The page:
For eons and eons, there has only been one true colossus of clout when it comes to condiments: Tomato Ketchup.  Pureed tomatoes, sugar, and some spices, thats pretty much all there was to it. It was simple enough, and complaints were far and few to come by.  Sure there was always that negative Ned complaining that ketchup was too tomatoey or that overweigh Oliver who thinks it isn’t rich and flavorful enough, or even that sauce snob that turns up his nose at such an unsophisticated goo to dip his potato wedges in. But for my money, which is none, because ketchup is universally given away in most any establishment, ketchup is in the great hall of sauce.


Since its creation Heinz has been the gold standard for ketchup.  There are imitations (jokes) such as Hunts “Catsup” and Del Monte Ketchup, but if you ask most anyone who has tried the classic “57” there is no true competition.  Some evangelists have even stormed out of restaurants who are serving inferior tomato paste, attempting to send the message that Heinz is king.  But sure enough, even the most successful and most profitable companies, get bored, and will release risky gimmicks.  Hell, that’s what keeps FFG alive.  But sure enough, Heinz is no different, famously flopping harder than Pig Spit at a barmitzvah, with different colored ketchups back in the early 00’s.  As we noted in a news release before, Heinz is now releasing a new promotional ketchup with balsamic vinegar laced throughout.  I took the liberties and ordered some off of their Facebook page, and it arrived recently.  After some field testing, I’m finally ready to report my findings.

Arriving cased up in padded cylinders, I started having trouble believing I ordered a condiment and not vials of plutonium.  After an unwrapping process that felt like a gift wrapped by Aunt Gladys, I finally came in contact with the bottle.  Classically encased in the glass bottle you’ve struggled with in restaurants for years, the Balsamic Vinegar variety label is sleek, sexy, cool (Calvin Klein).  I don’t know what the plan was with the marketing, but the bottle comes off as an upscale delicacy, destined only for the most refined pallets in all the land.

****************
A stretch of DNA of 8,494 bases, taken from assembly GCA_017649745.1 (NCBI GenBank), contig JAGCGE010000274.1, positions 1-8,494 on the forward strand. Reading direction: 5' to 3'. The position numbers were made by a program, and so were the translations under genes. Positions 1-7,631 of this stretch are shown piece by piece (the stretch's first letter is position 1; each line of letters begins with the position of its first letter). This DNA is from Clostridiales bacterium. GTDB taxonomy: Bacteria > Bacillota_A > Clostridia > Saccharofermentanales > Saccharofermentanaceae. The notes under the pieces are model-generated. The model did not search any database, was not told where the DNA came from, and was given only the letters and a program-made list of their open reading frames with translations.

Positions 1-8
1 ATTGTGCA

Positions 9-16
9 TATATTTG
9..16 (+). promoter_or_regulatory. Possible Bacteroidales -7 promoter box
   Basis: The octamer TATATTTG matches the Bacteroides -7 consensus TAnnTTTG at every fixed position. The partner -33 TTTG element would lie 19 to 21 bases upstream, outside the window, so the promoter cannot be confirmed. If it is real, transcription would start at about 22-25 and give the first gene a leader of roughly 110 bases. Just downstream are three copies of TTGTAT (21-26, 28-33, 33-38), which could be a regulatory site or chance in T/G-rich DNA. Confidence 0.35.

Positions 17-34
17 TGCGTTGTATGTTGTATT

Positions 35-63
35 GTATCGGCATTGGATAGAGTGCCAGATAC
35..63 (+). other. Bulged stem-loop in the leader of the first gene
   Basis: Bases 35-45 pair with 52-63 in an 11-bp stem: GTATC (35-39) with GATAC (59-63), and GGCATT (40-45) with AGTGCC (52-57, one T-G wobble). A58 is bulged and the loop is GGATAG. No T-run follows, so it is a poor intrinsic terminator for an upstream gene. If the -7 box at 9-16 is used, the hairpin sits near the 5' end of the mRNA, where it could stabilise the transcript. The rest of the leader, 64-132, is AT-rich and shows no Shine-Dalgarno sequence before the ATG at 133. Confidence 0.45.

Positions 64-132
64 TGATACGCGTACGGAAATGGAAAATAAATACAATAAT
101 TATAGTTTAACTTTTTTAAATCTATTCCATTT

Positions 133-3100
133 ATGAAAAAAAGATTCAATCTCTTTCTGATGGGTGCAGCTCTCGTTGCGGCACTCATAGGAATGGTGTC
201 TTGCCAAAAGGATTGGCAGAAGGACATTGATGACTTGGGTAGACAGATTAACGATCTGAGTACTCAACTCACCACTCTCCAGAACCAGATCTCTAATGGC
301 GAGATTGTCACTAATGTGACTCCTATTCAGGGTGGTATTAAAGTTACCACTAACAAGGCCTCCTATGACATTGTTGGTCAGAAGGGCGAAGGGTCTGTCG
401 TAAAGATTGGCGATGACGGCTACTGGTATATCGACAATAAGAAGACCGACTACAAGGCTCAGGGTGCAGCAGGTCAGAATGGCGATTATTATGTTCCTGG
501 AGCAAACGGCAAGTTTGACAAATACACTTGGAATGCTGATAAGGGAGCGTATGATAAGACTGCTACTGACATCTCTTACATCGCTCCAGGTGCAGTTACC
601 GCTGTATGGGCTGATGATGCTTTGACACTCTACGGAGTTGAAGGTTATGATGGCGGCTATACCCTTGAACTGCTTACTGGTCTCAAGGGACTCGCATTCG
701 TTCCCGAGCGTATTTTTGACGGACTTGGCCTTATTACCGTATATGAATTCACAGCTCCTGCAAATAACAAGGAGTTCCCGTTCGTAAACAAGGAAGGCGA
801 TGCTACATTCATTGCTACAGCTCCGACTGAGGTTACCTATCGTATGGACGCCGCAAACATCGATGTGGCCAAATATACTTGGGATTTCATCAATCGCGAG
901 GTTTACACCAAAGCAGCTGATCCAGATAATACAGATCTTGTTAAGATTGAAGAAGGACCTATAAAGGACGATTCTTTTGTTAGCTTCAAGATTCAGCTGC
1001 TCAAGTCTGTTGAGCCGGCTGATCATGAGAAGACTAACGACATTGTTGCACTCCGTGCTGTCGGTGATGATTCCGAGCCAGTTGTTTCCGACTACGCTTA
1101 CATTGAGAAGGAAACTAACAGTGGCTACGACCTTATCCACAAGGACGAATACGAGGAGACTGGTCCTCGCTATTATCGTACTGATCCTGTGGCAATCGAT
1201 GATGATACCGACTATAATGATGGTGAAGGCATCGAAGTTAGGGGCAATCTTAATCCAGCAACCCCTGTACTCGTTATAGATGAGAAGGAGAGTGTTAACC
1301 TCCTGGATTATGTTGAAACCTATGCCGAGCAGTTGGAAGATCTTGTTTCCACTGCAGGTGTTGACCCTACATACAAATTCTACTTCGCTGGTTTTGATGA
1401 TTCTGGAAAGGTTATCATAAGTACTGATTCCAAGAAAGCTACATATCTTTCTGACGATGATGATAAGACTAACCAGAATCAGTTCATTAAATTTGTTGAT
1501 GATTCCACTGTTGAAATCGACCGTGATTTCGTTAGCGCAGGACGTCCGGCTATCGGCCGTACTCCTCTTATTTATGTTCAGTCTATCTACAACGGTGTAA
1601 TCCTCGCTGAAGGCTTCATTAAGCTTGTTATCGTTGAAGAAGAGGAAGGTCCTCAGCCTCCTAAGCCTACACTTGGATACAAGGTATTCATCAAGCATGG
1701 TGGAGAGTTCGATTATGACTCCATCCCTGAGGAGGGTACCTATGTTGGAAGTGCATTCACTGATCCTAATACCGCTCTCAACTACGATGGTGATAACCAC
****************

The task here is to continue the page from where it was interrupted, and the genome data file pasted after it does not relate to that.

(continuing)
Reasoning with myself that the best option for testing out ketchup would be the American Classic “French Fried” potatoes, I ran out to my local Sheetz and ordered a cup of them.
With the anticipation hitting me harder than a lunch box to the genitals, I poured the noticeably darker liquid onto Trucker China and was ready to dip like I’ve never dipped before.
Plunging my fried ketchup receptacles into the murky deep, I knew right then and there I was stepping into infamy. Broadening out into new frontiers that man has yet to behold, I took my first bite with the eagerness of a beaver in a Home Depot.  What I found was that I had traversed my way into Flavorville, USA.  Entranced with multiple flavor swirls, I couldn’t help but sit in an overwhelmed stupor for a good half minute.  A blitzkrieg of boldness and zestiness zipped in and out my mouth like a zeppelin in the breeze.
It took me awhile to decipher the combination of flavors. But I finally cracked it.  The boisterous taste of BBQ sauce, was spiked with the zest of steak sauce, all followed by the smooth overtures of original tomato ketchup.  The flavor was powerful, yet refined, soothing, yet dignified.  It was a taste for the masses and the aficionados alike.  The best part about the ketchup was that I was a fan instantaneously.  There was no learning curve to be seen, as I was enjoying the flavor effortlessly, like I had been eating the sauce all my life.
Loving the taste so much, I requested curly fries that night at the family dinner table.  Excited as ever to try the magical mouth movement, I found myself continuously tilting the bottle, smacking the sides so that the bronzed barron would drizzle onto my plate without drama. I couldn’t get enough.

So for all of you connected to Facebook, head on over to Heinz’s page and order as much of this stuff as you can.  Heinz is apparently starting to distribute this offering in select stores starting in December. I for one, really hope that this stuff is here to stay, but if it’s not, I’ll be sure to stock up on this stuff like toilet paper at a taco eating contest.  So go ahead and enjoy the new frontier of tomato ketchup, dip, dunk, and dive away!

Heinz Tomato Ketchup Blended with Balsamic Vinegar: 4/5

~Andrew
@atkpitt12

Heinz Tomato Ketchup Blended with Balsamic Vinegar: